to have very strong venoms.

Turns out that scientists think the cone snail, more than any other animal in
nature, has potential for pharmaceuticals. And, in fact, there's a new drug,
non-opiate painkiller on the market called Prialt that comes from the cone
snail. And the beauty of this is people who are allergic or get addicted to
opiate-derived painkillers can now use this Prialt, which comes from the common

GROSS: So this is on the market already?

Dr. PRAGER: It is on the market already.

GROSS: And what kind of pain is it used for?

Dr. PRAGER: The same kinds of things that morphine would be used for.


Dr. PRAGER: And they're also looking at it - other uses or other venoms, as
well as Prialt - to combat inflammation associated with other diseases, a wide
range of applications in medicine.

GROSS: Is it mostly the venoms that are being used for medicine?

Dr. PRAGER: In terms of the cone snail, yes. Because, you know, they are very
selective. They're diverse, and they can target specific cells processes. And
so that's of great interest to scientists and people who are looking for new
drugs to fight things like cancer and inflammation and diseases. But I will
tell you that only a few of the venoms from the cone snail have been studied in
any detail, and so people think that there's just huge potential for these one

The other one is the sponges. The sponges have already produced several drugs
that are on the market. Many are now in development. And, in fact, AZT, which
is used in HIV, was developed based on compounds found in the marine sponges.

GROSS: You know, it wouldn't have been very long ago that we would've thought
of sea sponges as, well, they're odd and they're beautiful, but they're maybe
not of any use to us. And now you're mentioning these drugs that are coming
from them, and they actually have life-saving value to us now.

Dr. PRAGER: I mean, even the most bizarre creatures, and I give you - this one
is really crazy. So, in the deep sea, there's something called an anglerfish -
a deep sea anglerfish. And the females, you know, they're kind of small, soft
and they swim around, trying to catch food. The males are dwarfs, and they're
tiny little males, and their whole goal in life is to find a female. They swim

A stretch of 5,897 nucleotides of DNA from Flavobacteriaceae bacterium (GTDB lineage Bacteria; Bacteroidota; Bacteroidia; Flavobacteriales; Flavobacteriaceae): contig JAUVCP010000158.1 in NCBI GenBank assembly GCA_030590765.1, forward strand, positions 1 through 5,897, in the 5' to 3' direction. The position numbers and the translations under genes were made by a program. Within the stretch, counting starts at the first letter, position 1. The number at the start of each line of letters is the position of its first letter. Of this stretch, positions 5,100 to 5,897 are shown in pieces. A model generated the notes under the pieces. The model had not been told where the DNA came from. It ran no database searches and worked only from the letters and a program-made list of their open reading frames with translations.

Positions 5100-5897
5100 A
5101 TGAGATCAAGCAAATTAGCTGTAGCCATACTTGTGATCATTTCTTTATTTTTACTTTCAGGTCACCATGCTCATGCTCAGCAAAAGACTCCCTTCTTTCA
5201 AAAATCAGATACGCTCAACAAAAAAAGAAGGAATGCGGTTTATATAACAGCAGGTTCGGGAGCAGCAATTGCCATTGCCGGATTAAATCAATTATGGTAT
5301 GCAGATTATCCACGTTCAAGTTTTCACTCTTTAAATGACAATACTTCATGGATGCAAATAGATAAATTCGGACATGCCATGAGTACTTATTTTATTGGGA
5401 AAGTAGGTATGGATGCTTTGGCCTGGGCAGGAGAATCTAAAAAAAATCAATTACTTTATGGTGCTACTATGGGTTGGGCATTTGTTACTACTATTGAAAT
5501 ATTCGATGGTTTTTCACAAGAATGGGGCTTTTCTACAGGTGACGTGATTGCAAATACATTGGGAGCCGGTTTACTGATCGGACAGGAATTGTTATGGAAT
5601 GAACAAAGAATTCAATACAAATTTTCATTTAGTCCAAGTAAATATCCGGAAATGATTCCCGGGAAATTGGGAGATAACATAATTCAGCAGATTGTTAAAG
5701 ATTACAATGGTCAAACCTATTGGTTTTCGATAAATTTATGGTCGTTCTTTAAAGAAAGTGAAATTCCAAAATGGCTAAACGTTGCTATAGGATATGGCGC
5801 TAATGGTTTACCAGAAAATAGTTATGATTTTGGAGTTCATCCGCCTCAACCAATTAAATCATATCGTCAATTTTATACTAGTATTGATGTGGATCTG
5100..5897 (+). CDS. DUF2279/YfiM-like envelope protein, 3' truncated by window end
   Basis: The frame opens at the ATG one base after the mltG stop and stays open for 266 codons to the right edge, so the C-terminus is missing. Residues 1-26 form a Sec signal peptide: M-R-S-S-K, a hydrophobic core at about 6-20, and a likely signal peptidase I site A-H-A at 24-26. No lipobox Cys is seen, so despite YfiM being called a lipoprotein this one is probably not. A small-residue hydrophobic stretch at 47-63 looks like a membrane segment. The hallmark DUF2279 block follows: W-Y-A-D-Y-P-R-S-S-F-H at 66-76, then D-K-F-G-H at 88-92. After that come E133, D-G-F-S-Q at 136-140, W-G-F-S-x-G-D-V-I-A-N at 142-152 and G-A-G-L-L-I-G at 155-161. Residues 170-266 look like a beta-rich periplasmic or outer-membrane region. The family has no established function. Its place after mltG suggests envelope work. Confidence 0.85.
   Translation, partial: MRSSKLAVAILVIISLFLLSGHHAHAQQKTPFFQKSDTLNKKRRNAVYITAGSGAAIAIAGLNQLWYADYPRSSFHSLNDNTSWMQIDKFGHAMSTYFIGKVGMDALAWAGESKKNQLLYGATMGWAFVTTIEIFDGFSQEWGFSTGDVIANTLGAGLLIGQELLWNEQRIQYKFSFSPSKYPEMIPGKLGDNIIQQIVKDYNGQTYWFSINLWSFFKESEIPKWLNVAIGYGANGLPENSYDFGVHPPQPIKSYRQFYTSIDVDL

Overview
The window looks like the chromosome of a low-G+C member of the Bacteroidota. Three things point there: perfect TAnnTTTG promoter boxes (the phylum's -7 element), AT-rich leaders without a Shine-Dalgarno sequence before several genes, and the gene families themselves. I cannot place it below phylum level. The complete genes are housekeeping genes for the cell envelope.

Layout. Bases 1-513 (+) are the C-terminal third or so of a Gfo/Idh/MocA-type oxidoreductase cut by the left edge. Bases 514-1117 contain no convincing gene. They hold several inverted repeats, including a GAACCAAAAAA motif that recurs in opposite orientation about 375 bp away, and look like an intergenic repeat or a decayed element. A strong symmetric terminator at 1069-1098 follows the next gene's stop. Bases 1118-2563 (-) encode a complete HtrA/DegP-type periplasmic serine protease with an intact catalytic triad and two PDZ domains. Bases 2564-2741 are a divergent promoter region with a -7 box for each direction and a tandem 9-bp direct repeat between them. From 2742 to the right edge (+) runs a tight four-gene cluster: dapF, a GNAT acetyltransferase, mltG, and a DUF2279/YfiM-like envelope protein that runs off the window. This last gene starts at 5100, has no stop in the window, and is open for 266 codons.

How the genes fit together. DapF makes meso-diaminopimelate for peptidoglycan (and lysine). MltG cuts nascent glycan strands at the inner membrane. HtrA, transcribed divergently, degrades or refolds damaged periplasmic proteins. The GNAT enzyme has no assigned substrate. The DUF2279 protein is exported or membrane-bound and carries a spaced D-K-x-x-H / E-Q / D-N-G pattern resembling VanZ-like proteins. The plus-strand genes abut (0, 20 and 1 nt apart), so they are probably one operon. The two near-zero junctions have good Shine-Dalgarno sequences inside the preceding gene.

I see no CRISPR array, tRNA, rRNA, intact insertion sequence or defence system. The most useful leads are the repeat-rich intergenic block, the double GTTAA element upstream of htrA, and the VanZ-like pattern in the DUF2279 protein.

around looking for the females. When they find them - I call it the never
ending kiss. They bite into them, and their lips get fused to the female, and
they end up sort of living as a parasite on the female just providing sperm.

Well, it turns out scientists are really interested in the immune system of the
anglerfish, because how come the females body doesn't reject the male?


Dr. PRAGER: So even the strangest thing. Even the hagfish are a lovely, slimy,
eel-like hagfish. Because they feed on sort of the dead and dying of the sea,
they get exposed to a lot of bacteria and microbes, but it doesn't impact them.
So scientists are studying - not only studying their immune system, but they've
found several antimicrobial compounds in the hagfish that might be of use to

GROSS: One of the ocean creatures you write about is krill. And krill are
becoming - formally obscure krill are becoming superstars of the ocean now.
They're being used in food supplements and as protein additives. So let's start
with: What are krill doing in your book about ocean oddities?

Dr. PRAGER: Well, one of the first chapters I call sort of the invisible crowd,
the smaller creatures of the sea that we don't necessarily see with our own
naked eye, but are incredibly important to the ocean and the creatures that
live there.

And krill, you know, we can actually see them with the naked eye, but they're
really part of the plankton and incredibly important sort of packed with